One of the more cringingly awful aspects of the novel is the character of Bessie Rovere. Drury uses Rovere to serve as a sharp contrast for Hastings, and thusly she is given all of the characteristics that Drury and his contemporaries have decided are more traditionally feminine. She is soft-hearted, writes society pages and hates politics, is shamelessly devoted to Hastings, and has no ghost of ambition at all. She cries all the time. She is sensitive. She represents what some pushed as the ‘acceptable’ woman in the office. The idea that it was okay for women to work as long as they still acted like ‘women’.

A tortie sits beside the book Anna Hastings.

As if that wasn’t awful enough, Drury calls her fat every time she enters a scene. He marks time by how much weight she has gained. It is her primary characteristic. Her appearance is constantly ridiculed. This character is a punching bag for the writer, who seems to intensely dislike women. The writing is just so mean and petty. Books from their era often stray into the realm of fat-shaming, but this is by far the worst offender that I have ever seen.

As a bonus? Uldis Klavins’ illustrations show us a Rovere that is a completely normal weight. In fact, she is pretty much indistinguishable from Hastings in most of the full-page plates. Aggravating. Absolutely aggravating.

Chapter Two: A Sure and Infallible Instinct begins with an illustration of two women and two men looking at a newspaper.

Is This Feminism?

It’s utterly rage-inducing to think that this book actually sold copies way back in 1977 on the back of being feminist. There is absolutely nothing feminist about it. Not at all. Not remotely. In fact, I would say Drury is more interested in keeping women in the tidy cage that the 1950s made for them and far out of the workplace — judging by this book alone.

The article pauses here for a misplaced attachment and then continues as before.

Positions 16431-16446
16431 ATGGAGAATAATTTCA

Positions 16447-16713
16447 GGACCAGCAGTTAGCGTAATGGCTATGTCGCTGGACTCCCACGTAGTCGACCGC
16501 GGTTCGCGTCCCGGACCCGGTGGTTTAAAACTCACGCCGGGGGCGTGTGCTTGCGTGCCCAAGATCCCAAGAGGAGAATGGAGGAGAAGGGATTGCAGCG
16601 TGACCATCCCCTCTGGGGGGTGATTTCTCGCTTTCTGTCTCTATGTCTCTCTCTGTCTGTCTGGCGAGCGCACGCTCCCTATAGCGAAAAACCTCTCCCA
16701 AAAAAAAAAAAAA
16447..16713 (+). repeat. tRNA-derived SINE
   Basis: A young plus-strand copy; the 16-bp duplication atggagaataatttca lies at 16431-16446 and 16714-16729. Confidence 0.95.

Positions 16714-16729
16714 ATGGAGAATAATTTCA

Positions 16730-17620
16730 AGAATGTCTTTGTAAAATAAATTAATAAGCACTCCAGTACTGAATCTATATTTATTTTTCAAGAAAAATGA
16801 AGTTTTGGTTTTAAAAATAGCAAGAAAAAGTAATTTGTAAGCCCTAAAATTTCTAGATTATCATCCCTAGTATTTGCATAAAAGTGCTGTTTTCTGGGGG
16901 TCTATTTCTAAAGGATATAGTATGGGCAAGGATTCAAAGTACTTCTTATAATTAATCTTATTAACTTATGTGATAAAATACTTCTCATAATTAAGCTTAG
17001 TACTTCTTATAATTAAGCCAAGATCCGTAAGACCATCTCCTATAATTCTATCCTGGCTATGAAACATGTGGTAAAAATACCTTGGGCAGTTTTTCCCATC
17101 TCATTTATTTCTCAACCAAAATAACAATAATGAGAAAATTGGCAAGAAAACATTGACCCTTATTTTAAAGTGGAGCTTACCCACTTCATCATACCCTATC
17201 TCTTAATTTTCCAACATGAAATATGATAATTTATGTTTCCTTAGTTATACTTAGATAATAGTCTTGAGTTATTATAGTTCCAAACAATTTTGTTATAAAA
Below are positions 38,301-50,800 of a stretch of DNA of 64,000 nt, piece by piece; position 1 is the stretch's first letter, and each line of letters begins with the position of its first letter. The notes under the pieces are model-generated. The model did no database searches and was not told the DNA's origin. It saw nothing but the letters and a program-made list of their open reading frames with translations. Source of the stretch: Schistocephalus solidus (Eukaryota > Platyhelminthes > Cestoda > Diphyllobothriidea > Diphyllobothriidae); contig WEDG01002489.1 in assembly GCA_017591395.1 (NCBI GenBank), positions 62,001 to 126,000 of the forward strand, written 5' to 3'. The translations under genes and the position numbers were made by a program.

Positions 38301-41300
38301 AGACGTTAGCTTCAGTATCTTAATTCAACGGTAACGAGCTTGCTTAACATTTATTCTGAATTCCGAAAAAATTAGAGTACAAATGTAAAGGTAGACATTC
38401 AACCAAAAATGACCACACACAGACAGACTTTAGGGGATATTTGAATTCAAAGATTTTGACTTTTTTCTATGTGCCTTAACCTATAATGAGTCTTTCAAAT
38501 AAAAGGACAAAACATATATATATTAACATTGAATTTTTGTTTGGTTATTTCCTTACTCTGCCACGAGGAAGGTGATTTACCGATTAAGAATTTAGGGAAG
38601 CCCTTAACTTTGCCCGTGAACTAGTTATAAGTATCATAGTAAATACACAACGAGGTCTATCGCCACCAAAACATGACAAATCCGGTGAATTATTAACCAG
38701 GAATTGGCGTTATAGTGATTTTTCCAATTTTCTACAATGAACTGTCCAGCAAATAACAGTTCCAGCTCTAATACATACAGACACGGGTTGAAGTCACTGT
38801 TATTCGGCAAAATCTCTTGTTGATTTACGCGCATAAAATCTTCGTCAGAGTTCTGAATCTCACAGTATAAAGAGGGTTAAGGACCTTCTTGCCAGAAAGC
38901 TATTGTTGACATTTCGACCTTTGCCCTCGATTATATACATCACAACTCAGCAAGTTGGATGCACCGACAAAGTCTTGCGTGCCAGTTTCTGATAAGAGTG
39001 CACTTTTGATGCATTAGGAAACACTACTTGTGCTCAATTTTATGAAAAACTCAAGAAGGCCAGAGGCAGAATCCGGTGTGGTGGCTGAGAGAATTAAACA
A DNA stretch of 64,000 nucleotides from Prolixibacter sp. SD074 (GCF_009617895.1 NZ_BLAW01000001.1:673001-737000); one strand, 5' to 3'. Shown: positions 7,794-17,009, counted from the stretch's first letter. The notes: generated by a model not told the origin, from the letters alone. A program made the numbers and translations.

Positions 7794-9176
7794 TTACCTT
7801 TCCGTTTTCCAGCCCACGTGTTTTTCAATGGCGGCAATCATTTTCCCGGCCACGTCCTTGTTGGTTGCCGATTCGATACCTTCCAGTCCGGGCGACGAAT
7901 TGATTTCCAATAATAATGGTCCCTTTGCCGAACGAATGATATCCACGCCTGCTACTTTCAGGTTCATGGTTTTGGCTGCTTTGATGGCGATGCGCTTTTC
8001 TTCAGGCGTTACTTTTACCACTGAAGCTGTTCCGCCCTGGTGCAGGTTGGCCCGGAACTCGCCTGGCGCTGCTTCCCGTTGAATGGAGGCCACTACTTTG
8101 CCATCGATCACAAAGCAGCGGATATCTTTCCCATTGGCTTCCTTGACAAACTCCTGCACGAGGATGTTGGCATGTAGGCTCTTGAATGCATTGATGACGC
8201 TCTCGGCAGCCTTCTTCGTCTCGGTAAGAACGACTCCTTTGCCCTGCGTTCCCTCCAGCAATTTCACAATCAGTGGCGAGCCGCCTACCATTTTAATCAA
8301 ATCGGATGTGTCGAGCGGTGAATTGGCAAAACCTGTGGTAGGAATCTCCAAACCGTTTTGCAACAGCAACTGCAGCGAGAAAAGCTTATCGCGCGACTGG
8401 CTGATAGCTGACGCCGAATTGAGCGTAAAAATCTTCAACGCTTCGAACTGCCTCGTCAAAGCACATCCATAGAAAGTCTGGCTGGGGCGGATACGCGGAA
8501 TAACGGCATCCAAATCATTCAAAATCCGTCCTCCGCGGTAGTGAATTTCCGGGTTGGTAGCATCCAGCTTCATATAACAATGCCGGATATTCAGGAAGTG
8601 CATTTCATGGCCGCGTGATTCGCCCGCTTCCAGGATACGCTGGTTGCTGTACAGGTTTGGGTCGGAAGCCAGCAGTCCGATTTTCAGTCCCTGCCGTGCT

A wide-eyed tortie sits on a cat tree beside a hardcover book.

Drury did have a history as a political correspondent, and a writer of political and historical fiction novels. He knew journalism, and he knew that journalists and journalism were changing to include more opinions, more diverse voices, and more critical thinking that did not necessarily agree with the powers that be. Anna Hastings was a book that attempted to address this, but all it did was reveal a very definite bias and a longing for the bad old days.

It’s important when reading all literature, but it’s especially important when you are presented with a work that is labelled as feminist or forward-thinking that you consider the writer as well as the context they were writing in — and what their ‘own voice’ may be, including the biases that voice might carry with it. There are a lot of things that were labelled one way decades ago, but now are laughably outside of that label.

A tortie sits on a cat tree with a book: Anna Hastings.

Part Two Next Week!

On my last run to the antiquarian bookstore, I actually ended up with not one but two fancy books I didn’t like (and many other books I did like, but that’s neither here nor there). Stay tuned next week for part two: Fancy-Books-I-Don’t-Like Electric Boogaloo.

A red leatherbound book with gold patterns etched on the cover. The Franklin Library first edition of Anna Hastings by Allen Drury.

Notify of
Inline Feedback
View all comments